Survey reveals what music Kiwi surgeons listen to theatre

  • 17/08/2018

Listening to classic 1980s tunes on the job is a reality for some surgeons.

A New Zealand Medical Association survey of surgical staff found music is commonly used in theatre.

Ninety-eight percent of staff at an unnamed New Zealand tertiary hospital said music was played in operating theatres during surgery.

Half of respondents were happy about the use of music, 23 percent we unhappy and 26 percent were neutral on it.

While 1980s music was not the most popular, it was in the top three. Easy listening was most popular and preferred by 54 percent of respondents and classical music came second, preferred by 36 percent.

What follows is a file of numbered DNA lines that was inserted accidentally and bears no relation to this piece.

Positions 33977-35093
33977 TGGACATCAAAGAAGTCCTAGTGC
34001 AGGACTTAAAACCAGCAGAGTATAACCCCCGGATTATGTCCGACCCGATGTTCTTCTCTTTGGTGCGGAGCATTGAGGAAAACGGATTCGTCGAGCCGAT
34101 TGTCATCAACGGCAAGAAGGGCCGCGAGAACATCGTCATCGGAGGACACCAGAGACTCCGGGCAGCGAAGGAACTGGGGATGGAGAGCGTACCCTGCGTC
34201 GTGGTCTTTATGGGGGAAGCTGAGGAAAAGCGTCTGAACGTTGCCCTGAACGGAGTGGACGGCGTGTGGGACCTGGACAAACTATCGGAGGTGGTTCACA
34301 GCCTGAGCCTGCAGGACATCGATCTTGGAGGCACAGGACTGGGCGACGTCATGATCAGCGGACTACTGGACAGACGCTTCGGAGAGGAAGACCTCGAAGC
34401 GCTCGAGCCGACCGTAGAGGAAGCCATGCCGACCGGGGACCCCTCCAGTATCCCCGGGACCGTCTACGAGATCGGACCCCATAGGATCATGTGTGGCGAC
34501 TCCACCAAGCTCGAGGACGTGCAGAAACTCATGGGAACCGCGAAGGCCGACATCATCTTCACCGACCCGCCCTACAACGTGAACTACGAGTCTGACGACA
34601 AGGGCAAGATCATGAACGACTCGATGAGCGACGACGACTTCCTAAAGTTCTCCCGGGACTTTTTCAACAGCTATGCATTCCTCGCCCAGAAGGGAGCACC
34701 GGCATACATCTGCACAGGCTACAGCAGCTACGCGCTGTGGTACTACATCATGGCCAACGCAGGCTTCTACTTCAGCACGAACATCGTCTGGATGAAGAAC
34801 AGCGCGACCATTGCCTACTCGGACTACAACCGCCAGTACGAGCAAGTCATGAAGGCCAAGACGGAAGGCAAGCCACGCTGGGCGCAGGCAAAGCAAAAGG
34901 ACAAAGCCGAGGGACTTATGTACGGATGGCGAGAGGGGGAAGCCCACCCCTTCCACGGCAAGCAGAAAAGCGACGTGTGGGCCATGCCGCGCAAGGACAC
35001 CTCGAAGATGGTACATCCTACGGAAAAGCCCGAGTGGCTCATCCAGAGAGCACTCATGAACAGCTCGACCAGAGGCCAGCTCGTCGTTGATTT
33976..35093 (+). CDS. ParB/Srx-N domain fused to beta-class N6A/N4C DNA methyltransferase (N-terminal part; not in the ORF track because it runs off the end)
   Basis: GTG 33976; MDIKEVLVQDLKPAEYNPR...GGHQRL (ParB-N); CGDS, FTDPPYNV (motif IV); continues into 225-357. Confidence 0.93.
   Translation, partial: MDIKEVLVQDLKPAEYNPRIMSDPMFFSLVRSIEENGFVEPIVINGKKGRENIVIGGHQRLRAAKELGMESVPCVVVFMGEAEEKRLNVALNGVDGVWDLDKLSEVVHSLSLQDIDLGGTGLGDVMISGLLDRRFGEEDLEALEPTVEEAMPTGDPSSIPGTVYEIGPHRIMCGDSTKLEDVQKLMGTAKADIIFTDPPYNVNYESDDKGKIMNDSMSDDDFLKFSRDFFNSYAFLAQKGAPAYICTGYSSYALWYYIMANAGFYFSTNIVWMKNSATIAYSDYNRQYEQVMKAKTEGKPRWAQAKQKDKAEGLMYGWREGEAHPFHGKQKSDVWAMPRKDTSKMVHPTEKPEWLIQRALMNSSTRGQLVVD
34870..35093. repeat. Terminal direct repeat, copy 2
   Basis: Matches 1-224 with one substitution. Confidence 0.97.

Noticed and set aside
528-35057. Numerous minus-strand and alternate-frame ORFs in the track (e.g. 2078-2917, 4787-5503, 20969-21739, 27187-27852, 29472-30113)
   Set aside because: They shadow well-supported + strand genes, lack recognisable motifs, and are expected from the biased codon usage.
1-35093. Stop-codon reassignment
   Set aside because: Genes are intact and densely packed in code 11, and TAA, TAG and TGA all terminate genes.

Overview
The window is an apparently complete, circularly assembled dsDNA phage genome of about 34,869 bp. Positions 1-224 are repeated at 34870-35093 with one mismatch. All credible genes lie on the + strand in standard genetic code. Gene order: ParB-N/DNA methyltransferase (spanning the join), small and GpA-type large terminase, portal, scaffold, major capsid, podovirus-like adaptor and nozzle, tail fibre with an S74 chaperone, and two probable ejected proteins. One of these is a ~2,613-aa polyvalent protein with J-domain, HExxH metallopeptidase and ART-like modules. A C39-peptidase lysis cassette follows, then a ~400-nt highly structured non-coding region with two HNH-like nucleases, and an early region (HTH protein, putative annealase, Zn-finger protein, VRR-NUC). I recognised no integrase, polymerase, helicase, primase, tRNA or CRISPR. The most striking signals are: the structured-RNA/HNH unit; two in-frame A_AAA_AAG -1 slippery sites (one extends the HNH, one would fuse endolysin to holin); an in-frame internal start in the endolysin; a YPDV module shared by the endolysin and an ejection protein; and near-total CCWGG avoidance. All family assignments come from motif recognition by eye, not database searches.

Doctors thought easy listening and classical music could calm them down, but also distract from clear communication.

Nearly 30 percent of respondents preferred listening to 1980s music and 48 percent said they had heard it played around the hospital.

The least popular genres were reggae, hip-hop, rap, R&B, dance and electronica with less than 10 percent saying they preferred it or heard it.

Eighty-four percent said using music is viewed negatively in critical theatre situations or urgent procedures.

Researchers say there have been no studies on whether it impacts outcomes for patients and this would be a good area for further study.